said passages throughout the extent thereof, an
outer casing for said furnace adjacent to but
uniformly spaced from said ?rst mentioned cas- '
cage type of blowers .20 mounted on a common
shaft extendinglongitudinally below the furnace 40 ing providing a wide passage for athin blanket
of air on either of the. sides of said furnace, an
proper. This shaft, indicated by reference nu
meral 2|, is driven by motor 22. Also driven by
shaft 2| is any exhaust fan 23 which is operative
to withdraw the‘products of combustion from
the casing l0.
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air inlet extending throughout the width of each
of said air passages at the bottom thereof, an air
outlet extending throughout the Width of said last
mentioned passages at the top thereof, means to
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In accordance with the illustrated embodiment ‘
of the invention,'a duct “extends downwardly '
circulate a uniform volume of air through said
last mentioned passages, meansforming'an air
chamber below said inlets, a, plurality of heat
along one end of the furnace and communicates
exchanging tubes positioned in said chamber and
with the Central duct 15 which is positioned be
low the ?re box l2. 'A portion of duct 24 consists 50 extending throughout the width of said passages
' of a, header 25 from which extends a plurality of ‘
‘ whereby the air flowing into said inlets flows over
heat exchanging tubes 26 which, as shown, ex
tend longitudinally of the furnace across the air
inlet to the passages IS. The opposite ends of
said wtubes connecting with said duct means to
conduct the products of combustion away from
said tubes substantially at right angles thereto,
55 said duct means, means to distribute the air ?ow
the tubes 26 open into a collector 21 on the op
ing into said chamber substantially uniformly
posite end of the furnace and the inlet to the
exhaust fan'23 is connected with the collector 2'! ,
throughout the'length of said tubes, means to
conduct air to be heated into said chamber, and
whereby the products of combustion are drawn
through the tubes 26 before passing out of the ' a V-shaped air stream divider positioned in said
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furnace.
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Referring to Figure 2, it should be apparent
that the tubes 26 are substantially uniformly
Spaced transversely of_ the furnace and lie in the
plenum chamber 21 extending upwardly and out
‘c0
chamber centrally below said ?rst mentioned cas
ing,-
said
divider
extending
longitudinally
throughout the length of said casing and having
its wings’ terminated substantially at the lower
ends of the side walls of said ?rst mentioned cas
wardly from the outlets of the b1owers‘20. Im 65 ing whereby air entering said__sp-ace will be di
vided equally between saidinlets, said heat ex- .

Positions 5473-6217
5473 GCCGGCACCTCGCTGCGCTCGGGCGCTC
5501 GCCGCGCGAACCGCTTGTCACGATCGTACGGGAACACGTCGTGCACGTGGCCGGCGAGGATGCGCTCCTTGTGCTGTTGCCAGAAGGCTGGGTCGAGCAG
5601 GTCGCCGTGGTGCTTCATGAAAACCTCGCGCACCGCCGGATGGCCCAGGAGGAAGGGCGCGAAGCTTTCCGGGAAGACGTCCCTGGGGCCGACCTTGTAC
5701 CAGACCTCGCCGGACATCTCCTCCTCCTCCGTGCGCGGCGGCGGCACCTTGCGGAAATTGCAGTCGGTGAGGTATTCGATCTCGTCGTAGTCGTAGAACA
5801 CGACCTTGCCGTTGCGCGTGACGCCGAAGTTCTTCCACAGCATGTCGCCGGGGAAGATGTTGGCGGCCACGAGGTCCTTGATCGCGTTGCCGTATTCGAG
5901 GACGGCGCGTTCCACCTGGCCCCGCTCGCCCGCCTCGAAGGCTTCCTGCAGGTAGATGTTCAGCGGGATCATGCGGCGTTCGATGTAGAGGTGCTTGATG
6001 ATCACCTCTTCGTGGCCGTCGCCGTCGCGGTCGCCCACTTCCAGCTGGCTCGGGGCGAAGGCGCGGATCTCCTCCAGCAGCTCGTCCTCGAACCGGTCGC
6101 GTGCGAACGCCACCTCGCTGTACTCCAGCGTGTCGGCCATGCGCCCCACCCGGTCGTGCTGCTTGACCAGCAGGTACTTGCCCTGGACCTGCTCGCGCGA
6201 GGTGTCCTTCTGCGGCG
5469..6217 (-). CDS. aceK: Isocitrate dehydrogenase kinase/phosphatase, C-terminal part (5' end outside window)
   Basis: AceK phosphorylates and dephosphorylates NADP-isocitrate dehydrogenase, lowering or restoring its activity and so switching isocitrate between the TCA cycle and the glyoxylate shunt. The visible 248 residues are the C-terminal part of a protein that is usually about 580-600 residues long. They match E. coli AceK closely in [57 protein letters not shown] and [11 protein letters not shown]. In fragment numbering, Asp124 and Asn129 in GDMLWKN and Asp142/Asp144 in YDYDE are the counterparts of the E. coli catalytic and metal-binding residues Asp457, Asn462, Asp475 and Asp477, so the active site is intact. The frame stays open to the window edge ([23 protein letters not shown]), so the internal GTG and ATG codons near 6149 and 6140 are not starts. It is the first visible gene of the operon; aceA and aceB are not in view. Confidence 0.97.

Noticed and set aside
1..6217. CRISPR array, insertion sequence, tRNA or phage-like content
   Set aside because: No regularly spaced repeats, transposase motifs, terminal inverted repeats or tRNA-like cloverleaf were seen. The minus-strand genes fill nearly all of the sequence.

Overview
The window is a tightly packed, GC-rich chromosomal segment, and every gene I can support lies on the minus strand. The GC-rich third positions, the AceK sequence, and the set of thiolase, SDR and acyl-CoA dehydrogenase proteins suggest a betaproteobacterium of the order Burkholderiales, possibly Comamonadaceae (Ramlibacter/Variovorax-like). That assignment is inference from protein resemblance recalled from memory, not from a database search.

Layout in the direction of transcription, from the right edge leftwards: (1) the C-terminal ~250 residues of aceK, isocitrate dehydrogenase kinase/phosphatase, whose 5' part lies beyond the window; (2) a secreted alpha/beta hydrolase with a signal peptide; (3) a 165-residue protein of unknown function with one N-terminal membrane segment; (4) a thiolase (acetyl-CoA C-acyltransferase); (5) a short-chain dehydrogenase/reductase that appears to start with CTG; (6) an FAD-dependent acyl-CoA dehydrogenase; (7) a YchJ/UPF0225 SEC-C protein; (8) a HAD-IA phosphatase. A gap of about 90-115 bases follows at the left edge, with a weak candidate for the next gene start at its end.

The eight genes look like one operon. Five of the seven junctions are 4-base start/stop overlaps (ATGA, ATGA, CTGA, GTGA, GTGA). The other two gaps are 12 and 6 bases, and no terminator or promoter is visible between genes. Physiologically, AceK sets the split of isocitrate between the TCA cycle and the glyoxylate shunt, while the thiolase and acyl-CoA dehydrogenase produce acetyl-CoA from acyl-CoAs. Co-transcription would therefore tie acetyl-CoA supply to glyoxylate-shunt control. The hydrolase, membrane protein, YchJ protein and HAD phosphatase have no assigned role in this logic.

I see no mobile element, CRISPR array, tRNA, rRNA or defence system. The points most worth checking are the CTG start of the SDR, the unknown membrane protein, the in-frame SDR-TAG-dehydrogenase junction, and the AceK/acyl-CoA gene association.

mediately above tubes 26 is a generally V-shaped
' changing tubes being positioned symmetrically
diverter 28 which serves to divide the air stream
about and immediately below said divider.
movingthrough th'e'plenum chamber 21‘ into two
2."An air heating furnace comprising 'a casing
equal parts, one for each side of the furnace.
As shown, the wings of the ,divider‘28 are curved 70 generally inverted U-shaped in section de?ning a
combustion chamben'an outer casing adjacent to
[upwardly and outwardlyto facilitate the accom-v
but uniformly spaced from said ?rst mentioned
plishment of this objective;
casing providing a wide‘passage'fora thin blanket
1
' ‘It'should now be apparent that I’ have provided
1 certain improvementsin direct ?red unit heaters
' 1 which‘vaccomplishe’s’the objects initiallyset- out.
of air on either of the sides of said furnace, an
air'inlet extending throughout the width of each
2,404,592
5
of said air passages at the bottom thereof, an air
outlet extending throughout the width of said
last mentioned passagesat the top thereof, means
to circulate a uniform volume of 'air through said
chamber substantially uniformly throughout the
length of said tubes, and a V-shaped air stream
divider positioned centrally below and extending
longitudinally throughout the length of said ?rst‘
air passages, means forming an air chamber be C1 mentioned casing and having its wings termi
nated substantially at the lower ends of the side
low said inlets, a plurality of heat exchanging
walls thereof whereby air entering said space
tubes positioned in said chamber and extending
will be divided between said inlets, said heat ex-v
throughout the width of said inlets whereby the
changing tubes being positioned immediately be
air ?owing into said inlets flows over said tubes
substantially at right angles thereto, said tubes 10 low said divider in symmetrically. divided rela
tion,
connecting with said combustion chamber to
ARTHUR A. OLSON.
withdraw the products of combustion therefrom,
means to distribute the air ?owing into said